In response to Emily’s email, I enclose my views of The book thief
by Markus Zusak.
I gave up after 100 and something pages of this: the context is always the most important thing to me and here the setting is fascinating and the issues significant. But the style is so irritating and there is so much of it that I’m sure I can find a better book about this period in German history. Earlier this year there was quite a bit in the press about Hans Fallada and Alone in Berlin, so I may try that. Anyone read it?
I’ve had a lot of enforced reading this past two weeks which has done wonders for my ‘to read’ shelf. I thought some of you might be interested in a VMC by Willa Cather. I review all my VMCs or risk forgetting everything within days, so have included it here in case anyone wants to borrow it. I’m not suggesting it as a blog book, but am happy to lend.
Death comes for the archbishop
VMC 1981 (first published 1927)
Cather describes this book as a narrative rather than a novel: it is based on the real lives of French missionaries in SW America in the second half of the nineteenth century and incorporates stories and legends collected in the region. As such, it is a fascinating insight into that time and place when Indians were hunted for sport; when there was no way of communicating with the outside world save to ride the trail and when the Catholic church was the only civilising influence. The Church comes out well as do the two missionaries, Bishop Latour and Father Vaillant - a welcome antidote to my own prejudices and The Poisonwood Bible.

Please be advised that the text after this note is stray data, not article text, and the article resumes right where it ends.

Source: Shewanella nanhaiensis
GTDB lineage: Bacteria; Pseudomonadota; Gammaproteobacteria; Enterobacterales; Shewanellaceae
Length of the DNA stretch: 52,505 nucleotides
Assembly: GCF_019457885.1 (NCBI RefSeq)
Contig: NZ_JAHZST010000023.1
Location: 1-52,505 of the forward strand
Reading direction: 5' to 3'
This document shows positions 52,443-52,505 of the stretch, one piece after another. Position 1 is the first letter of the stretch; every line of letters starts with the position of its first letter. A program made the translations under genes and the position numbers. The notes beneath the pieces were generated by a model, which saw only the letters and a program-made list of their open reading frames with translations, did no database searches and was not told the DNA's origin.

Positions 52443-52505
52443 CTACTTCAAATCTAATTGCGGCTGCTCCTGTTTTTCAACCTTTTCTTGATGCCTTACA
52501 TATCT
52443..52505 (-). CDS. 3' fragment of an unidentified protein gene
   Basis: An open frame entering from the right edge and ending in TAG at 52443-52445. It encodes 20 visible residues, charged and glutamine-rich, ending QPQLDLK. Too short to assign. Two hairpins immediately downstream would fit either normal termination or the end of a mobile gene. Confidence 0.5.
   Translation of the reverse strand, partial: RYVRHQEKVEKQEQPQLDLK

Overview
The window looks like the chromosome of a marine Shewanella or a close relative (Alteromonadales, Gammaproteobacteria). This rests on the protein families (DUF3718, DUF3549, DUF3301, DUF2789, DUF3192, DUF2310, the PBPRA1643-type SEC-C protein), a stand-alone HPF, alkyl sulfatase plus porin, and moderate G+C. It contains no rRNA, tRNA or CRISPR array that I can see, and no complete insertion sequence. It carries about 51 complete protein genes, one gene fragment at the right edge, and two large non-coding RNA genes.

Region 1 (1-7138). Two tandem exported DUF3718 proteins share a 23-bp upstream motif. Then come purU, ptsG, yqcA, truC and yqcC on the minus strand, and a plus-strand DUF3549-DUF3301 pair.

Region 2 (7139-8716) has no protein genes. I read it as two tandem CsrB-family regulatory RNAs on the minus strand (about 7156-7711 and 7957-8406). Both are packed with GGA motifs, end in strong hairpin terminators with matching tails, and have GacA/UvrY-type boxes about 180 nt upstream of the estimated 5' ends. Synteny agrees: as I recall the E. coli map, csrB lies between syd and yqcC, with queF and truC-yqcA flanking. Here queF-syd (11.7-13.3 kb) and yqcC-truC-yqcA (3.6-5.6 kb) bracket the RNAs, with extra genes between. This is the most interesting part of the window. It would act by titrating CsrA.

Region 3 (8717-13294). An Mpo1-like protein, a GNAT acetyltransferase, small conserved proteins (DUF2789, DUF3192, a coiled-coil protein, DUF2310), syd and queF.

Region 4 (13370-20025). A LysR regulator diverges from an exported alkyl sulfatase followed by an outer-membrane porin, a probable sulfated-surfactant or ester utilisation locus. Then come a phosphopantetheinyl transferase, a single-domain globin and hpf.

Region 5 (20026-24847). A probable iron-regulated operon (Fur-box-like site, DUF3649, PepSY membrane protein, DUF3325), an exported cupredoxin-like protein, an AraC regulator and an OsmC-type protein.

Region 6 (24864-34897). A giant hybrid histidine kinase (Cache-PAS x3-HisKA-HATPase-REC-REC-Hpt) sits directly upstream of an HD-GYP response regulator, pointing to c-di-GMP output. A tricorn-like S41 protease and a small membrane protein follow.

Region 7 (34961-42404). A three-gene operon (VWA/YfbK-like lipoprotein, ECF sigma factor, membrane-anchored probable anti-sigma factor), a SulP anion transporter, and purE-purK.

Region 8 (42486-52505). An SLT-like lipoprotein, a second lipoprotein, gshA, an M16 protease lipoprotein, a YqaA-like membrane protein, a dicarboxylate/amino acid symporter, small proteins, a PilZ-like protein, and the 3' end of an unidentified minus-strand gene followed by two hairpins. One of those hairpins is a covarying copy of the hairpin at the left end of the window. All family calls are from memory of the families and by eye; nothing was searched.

Their sensitivity to their flock – Indian converts, Mexicans evangelised in the 16C by the Spanish and the white American frontiersmen comes over very convincingly. For example, Bishop Latour declined chilli seasoning but ‘hastened to explain that Frenchmen, as a rule, do not like high seasoning, lest she should hereafter deprive herself of her favourite condiment.’ p 30. Father Vaillant spent time near Tucson, where the people had, centuries ago, been converted by Franciscan friars but hadn’t seen a priest since. Vaillant was taken to a cave where all the paraphernalia of the mass was hidden and preserved. He describes this as a parable: ‘The Faith, in that wild frontier, is like a buried treasure; they guard it, but they do not know how to use it to their soul’s salvation.’ p 207
I thoroughly enjoyed the book, the writing, the stories and the insights. This is the first VMC I can remember that is not overtly feminist – this is not a story about women’s lives, though of course, they do feature, and as ever their lot is even more bleak than the men’s in this harsh world. Catholicism was certainly an opium for these masses, and not one I’d wish to have withheld.